Because of the United States’ policy of granting birthright citizenship to those who are born on the United States soil, mixed families can suffer from the effects of deportation. Most commonly, the parents (who also tend to be primary caretakers and breadwinners) are the ones who risk deportation, while the children are allowed to stay due to birthright citizenship. According to an Urban Institute report, 93% of Mexican national men who were deported lived in the United States for over a year (Enchautegui 2013). Of the 93%, 76% were head of households. Thus, the report concluded that deportations increased economic hardships (Enchautegui 2013). Furthermore, there is a concern that deportation, because the parent is undocumented, could result in children being placed in foster care – resulting in a change in family structure (Dreby 2012). This not only has negative financial implications but harmful emotional implications for those families who have to suffer through this experience. Therefore, the policy of disbanding sanctuary cities could not only have financial ramifications but emotionally traumatic ramifications for those children that remain
Zayas, L. H., Aguilar-Gaxiola, S., Yoon, H., & Rey, G. N. (2015). The distress of citizen-children with detained and deported parents. Journal Of Child And Family Studies, 24(11), 3213-3223.
Imagine one day that all of a sudden when you and your siblings arrive home from school, and your parents are nowhere to be found. Your neighbor informs you that ICE officials raided your house and deported your parents. According to CNN News, that’s exactly what happened to the Soza siblings, Ronaldo, 14 and Cesia, 17. They are a prime example of what the effects of deportation can have on children. According to an ACR report there is an estimated 5,100 children who are currently in the foster care system. The foster care system would put the child in danger of never seeing their parents again. According to ICE there is an average, 17 children who are placed in the foster care system, due to the detainment and deportation of their parents
States, and thus, a few individuals having a place with these gatherings don 't recognize as
Furthermore, racism can be seen in anti-immigration laws, the criminalization of immigrants by the government, media, and citizens, as well as in the abundance of harsh notions they all promote. The criminalization of people of color has been historically prevalent in order to give them a bad image and justify racist acts against them. Consequently, an AP survey conducted in 2011 showed that, “...52 percent of non-Hispanic whites expressed anti-Hispanic attitudes” (Associated Press). Another study conducted in 2014 found that ”... opposition to undocumented immigration in the U.S. may not be as strong as it is currently if the undocumented immigrants appeared to be more Caucasian” (Anastasopoulos 13-14). Race has been used to give many negative
A deportation of a family member can bring about many hardships for the entire family, but economically and emotionally. The topic of deportations is important given that “an estimated 4.5 million U.S. citizen children live in families in which one or both parents are undocumented” (Gulbas & Zayas, 2017). The voices of children should be researched further and heard when creating new immigration policies. I am interested in this topic given my own personal background. I grew up in a household where both my parents are undocumented as well as myself. Although I didn’t experience either parent being deported, I still recall consciously knowing that it can happen someday. This same fear of being separated by a loved one is experienced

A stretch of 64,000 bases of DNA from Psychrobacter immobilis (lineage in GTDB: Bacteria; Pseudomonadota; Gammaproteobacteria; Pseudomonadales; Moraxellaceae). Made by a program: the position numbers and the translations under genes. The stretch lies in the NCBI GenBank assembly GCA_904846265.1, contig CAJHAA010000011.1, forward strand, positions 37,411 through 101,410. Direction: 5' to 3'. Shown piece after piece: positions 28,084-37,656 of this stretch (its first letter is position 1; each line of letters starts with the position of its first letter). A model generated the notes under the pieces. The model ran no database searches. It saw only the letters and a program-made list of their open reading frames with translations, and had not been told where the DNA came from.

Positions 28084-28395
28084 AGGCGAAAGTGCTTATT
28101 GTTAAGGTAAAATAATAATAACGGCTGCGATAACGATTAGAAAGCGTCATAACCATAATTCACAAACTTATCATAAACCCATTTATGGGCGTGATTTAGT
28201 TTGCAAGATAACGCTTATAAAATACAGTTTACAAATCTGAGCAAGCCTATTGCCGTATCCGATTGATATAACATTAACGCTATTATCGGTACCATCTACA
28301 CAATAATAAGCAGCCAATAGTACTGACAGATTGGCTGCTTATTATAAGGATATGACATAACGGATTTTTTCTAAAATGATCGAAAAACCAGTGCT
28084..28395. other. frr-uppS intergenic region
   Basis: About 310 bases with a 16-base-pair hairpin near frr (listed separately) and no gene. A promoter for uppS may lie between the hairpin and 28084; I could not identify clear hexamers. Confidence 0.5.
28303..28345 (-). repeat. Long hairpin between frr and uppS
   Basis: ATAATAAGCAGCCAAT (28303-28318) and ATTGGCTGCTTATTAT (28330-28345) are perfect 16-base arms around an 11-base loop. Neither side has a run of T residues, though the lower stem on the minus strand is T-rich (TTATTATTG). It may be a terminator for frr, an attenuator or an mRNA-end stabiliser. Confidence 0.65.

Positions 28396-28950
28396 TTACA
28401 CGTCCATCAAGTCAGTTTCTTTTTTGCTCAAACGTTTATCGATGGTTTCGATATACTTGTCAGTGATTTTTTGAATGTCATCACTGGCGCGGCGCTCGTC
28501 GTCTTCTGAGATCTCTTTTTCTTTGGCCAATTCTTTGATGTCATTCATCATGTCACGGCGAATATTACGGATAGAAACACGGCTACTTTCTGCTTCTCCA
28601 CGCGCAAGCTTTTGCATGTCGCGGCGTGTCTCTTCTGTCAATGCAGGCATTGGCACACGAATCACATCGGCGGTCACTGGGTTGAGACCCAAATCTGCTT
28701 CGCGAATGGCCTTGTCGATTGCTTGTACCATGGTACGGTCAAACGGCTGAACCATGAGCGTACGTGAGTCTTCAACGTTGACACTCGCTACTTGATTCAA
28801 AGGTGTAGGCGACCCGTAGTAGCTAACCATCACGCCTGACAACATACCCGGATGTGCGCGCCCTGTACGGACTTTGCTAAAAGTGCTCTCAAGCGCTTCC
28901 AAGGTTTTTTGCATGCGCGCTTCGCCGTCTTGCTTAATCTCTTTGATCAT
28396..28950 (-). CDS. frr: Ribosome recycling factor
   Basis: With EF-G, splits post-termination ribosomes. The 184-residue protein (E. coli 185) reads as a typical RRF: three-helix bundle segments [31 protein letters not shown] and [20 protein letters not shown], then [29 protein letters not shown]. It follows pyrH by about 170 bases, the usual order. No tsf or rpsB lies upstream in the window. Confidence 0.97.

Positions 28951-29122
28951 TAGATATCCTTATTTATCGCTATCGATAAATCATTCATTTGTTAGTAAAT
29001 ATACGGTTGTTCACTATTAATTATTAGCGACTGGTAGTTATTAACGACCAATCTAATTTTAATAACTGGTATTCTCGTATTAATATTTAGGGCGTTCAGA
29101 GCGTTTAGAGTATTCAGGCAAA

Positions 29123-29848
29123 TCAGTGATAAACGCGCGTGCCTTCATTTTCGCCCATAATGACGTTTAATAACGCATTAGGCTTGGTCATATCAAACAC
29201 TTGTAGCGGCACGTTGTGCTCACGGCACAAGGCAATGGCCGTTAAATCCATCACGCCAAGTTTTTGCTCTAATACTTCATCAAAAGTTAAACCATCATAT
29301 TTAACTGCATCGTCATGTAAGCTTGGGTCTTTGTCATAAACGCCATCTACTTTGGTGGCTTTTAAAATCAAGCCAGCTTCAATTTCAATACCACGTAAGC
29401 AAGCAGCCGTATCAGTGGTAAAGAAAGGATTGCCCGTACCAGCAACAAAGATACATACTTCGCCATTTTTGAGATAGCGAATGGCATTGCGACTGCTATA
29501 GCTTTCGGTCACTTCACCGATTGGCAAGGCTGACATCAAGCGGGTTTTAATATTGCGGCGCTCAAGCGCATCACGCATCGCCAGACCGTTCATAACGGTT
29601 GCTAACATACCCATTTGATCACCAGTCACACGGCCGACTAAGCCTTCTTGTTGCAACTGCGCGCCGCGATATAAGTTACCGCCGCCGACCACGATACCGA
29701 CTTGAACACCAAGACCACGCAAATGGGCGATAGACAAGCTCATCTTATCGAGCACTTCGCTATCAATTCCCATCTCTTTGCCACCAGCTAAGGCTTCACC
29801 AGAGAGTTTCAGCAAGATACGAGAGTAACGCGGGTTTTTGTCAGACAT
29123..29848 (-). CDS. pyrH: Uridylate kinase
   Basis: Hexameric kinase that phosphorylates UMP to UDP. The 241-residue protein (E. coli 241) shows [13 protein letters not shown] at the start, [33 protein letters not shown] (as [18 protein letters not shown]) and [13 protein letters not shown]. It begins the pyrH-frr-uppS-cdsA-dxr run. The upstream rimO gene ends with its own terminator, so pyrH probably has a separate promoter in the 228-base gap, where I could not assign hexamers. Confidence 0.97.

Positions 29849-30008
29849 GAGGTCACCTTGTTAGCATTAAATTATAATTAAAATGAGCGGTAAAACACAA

Imagine yourself being a child of an undocumented immigrant, how would you feel if you watch the Television every day, and all you see is people been deported to their countries of origin because of their illegal status? Immigration has become one of the hottest topics that everyone is talking about, to specify, undocumented immigrants has suddenly become the target towards improving the nation’s economy. However, the damage that are resulting as we impound the fear of deportation on these undocumented immigrants are been neglected. Over 11 million undocumented immigrants resides in the US, formed families and have U.S born children (Suro and Suarez-Orozco). Today, among 15 children, there is one U.S born citizen with an undocumented parent (Suro and Suarez-Orozco). These children are nurtured by illegal parents who goes through emotional distress everyday due to the difficulties they face as they watch politicians calling out on
When immigrants come to america seeking a free country where they can get paid and feed their whole family. But as soon as they come over they have to hide and try not to get deported back to mexico. All of these Candidates tell people that they have plans but they never actually do anything about the “problem”. Nothing is going the happen with immigrants if no one takes the initiative.
In the book Child Migration and Human Rights in a Global Age, Jacqueline Bhabha writes about the implications deporting immigrants has on the idea of nuclear families. She references conclusions made by Jean Piaget, a famous developmental psychologist, about the negative impact children feel caused by separation from their parent or parents. Piaget states that the presence of parents is “essential for a child’s development of morality” (Bhabha 20). Research about the impact of separation with regards to immigrant children who are eventually reunited with their parents, reports the complex emotional turmoil experienced by the child or children. Therefore, thrusting a child into the migration process only proves to be more harmful than helpful. Clinical reports reveal considerable negative impacts on children and on family relationships both during and after the “separation phase”. Parents forced to part with their “children may feel guilt, but expect gratitude for the sacrifices that they made for their child, but in reality, the child ends up feeling more anger, and resentment towards the parent for leaving them” (Bhabha